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Global use of mosquito nets for fishing is potential threat to both humans and nature



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A new study published today reveals for the first time the global extent of the use of mosquito nets, designed to protect humans against malaria, as fishing nets and highlights the impact of this on both human health and the environment.

Published today in the journal PLOS ONE, this collaborative study between international conservation charity ZSL (Zoological Society of London), Oxford University and Imperial College London highlights the widespread nature of mosquito net fishing (MNF). This is a growing problem in developing tropical countries whereby mosquito nets, for the prevention of malaria, are being routinely used for fishing, posing threats for both fish populations, a critical food source for many people, and human health.

The study found evidence that this practice occurs to some extent across most of the world’s tropical latitudes, impacting a broad range of different marine and freshwater habitats and species.

Lead author Rebecca Short from ZSL’s Institute of Zoology said: “Recent decades have seen the broad distribution of free or subsidised mosquito nets, which has had a hugely important impact on reducing incidences of malaria in developing countries. While anecdotal evidence has long existed about these mosquito nets often being diverted into artisanal fishing, our study represents the first concerted attempt to gauge the scale and extent of this problem worldwide.”  Short also expresses that further research into this matter is needed to determine the potential impacts.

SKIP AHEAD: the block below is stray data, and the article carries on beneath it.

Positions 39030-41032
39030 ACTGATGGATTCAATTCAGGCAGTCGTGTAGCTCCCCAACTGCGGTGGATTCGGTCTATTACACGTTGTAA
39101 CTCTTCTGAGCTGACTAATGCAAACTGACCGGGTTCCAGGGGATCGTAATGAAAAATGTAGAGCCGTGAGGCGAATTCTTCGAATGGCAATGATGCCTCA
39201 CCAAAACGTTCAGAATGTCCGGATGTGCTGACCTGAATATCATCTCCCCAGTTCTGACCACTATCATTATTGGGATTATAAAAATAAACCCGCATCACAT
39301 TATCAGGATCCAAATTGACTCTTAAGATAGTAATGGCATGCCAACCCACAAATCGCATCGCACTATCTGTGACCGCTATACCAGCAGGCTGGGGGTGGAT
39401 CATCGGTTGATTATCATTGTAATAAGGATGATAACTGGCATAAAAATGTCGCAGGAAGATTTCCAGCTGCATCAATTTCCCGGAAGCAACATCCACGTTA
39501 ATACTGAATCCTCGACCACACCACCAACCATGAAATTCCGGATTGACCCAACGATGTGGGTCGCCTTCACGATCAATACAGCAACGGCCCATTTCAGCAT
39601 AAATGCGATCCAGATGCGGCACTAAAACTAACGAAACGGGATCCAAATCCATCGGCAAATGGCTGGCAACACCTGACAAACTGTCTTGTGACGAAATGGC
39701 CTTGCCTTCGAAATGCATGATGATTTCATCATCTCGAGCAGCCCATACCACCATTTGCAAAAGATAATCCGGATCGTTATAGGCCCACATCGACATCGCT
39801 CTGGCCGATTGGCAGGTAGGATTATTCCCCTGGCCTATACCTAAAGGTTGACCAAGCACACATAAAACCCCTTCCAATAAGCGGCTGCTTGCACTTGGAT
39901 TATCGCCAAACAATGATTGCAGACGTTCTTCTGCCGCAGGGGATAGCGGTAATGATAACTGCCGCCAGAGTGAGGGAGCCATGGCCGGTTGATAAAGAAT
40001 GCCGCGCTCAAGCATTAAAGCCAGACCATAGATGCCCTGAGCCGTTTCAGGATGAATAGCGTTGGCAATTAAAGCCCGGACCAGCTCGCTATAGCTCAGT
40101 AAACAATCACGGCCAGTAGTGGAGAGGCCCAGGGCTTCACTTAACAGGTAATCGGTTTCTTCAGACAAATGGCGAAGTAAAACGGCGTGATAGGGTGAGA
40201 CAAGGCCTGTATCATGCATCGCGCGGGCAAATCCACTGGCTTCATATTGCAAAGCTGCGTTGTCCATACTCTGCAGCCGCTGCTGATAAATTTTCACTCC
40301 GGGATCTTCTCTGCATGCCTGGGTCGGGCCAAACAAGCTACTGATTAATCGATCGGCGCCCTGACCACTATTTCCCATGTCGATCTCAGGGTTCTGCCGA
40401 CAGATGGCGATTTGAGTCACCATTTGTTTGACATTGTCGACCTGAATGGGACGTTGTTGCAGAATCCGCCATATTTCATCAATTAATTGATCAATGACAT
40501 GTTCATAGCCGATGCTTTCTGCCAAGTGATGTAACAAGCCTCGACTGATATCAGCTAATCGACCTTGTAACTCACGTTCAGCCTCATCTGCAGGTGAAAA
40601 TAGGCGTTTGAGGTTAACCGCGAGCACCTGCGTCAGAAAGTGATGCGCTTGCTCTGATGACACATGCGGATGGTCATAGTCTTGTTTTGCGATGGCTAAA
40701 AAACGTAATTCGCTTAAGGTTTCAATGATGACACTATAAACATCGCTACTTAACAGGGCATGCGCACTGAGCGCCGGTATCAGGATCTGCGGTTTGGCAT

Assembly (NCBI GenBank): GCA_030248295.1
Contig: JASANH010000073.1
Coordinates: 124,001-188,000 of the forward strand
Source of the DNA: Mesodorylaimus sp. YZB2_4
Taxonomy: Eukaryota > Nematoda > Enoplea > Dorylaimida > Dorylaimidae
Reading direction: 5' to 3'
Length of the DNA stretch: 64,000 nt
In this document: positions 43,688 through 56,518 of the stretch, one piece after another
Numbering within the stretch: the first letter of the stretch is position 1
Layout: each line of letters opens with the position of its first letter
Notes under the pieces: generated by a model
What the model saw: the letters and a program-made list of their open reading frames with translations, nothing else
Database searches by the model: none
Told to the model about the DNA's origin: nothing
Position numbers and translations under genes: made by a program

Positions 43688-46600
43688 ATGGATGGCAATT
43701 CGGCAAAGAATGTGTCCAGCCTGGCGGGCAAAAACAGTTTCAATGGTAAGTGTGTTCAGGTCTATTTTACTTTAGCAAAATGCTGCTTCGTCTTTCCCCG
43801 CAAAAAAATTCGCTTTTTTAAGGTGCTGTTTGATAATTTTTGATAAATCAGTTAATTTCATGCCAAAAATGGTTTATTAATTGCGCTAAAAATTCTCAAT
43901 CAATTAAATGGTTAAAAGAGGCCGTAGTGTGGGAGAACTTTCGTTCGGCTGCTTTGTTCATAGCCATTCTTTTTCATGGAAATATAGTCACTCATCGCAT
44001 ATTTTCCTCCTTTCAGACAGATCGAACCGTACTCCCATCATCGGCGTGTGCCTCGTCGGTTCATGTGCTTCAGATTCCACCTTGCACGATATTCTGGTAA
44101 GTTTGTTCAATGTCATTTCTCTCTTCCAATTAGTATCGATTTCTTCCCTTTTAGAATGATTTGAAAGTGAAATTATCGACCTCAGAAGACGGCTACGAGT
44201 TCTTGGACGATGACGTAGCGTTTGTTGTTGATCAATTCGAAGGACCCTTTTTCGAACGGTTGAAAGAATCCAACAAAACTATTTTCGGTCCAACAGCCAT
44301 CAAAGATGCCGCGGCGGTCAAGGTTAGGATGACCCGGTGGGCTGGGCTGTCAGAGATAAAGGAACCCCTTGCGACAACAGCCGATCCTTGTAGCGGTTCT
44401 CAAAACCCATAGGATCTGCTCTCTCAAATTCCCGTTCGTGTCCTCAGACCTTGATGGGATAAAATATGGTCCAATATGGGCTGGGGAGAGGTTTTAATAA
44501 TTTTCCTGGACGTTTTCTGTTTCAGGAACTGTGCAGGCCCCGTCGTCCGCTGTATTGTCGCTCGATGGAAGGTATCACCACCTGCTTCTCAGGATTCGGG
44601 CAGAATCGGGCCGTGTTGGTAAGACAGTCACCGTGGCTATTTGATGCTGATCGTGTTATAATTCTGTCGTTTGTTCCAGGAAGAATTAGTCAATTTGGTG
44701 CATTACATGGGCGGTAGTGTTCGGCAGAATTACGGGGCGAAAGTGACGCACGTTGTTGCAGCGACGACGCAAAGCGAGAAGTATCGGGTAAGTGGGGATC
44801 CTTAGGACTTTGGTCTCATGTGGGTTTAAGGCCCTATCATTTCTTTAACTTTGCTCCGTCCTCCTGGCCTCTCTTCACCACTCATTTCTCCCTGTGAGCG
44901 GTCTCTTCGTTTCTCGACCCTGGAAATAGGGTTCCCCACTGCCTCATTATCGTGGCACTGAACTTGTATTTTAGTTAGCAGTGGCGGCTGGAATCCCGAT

Although MNF may be threatening fish stocks and the human populations that rely on them, the study suggests that it is often carried out by vulnerable fishers, providing a valuable food source for poor families. Therefore calling in to question whether simply criminalising MNF is an appropriate response.

Co-author Professor EJ Milner-Gulland from the Interdisciplinary Centre for Conservation Science, Oxford and Co-Director, Oxford Martin Programme on the Illegal Wildlife Trade, added: “We hope that this study will encourage closer cooperation between healthcare, international aid/development bodies and conservationists to develop collaborative solutions to a complex issue that is linked to wider issues of poverty and food shortages in these malaria-afflicted regions.”

The study makes a number of recommendations for policy priorities designed to mitigate against, and address the drivers of, MNF in the future. These include improving the distribution and disposal of mosquito nets in efforts to protect marine and freshwater biodiversity whilst conserving vital fish stocks.

Rebecca Short is scheduled to address The Alliance for Malaria Prevention (AMP) Annual Partner Meeting in Geneva in February 2018, regarding the findings of both this study and a recent cross-sectoral meeting supported by the Oxford Martin School, aimed at producing inter-disciplinary recommendations to policy makers on ways forward in tackling this complex problem.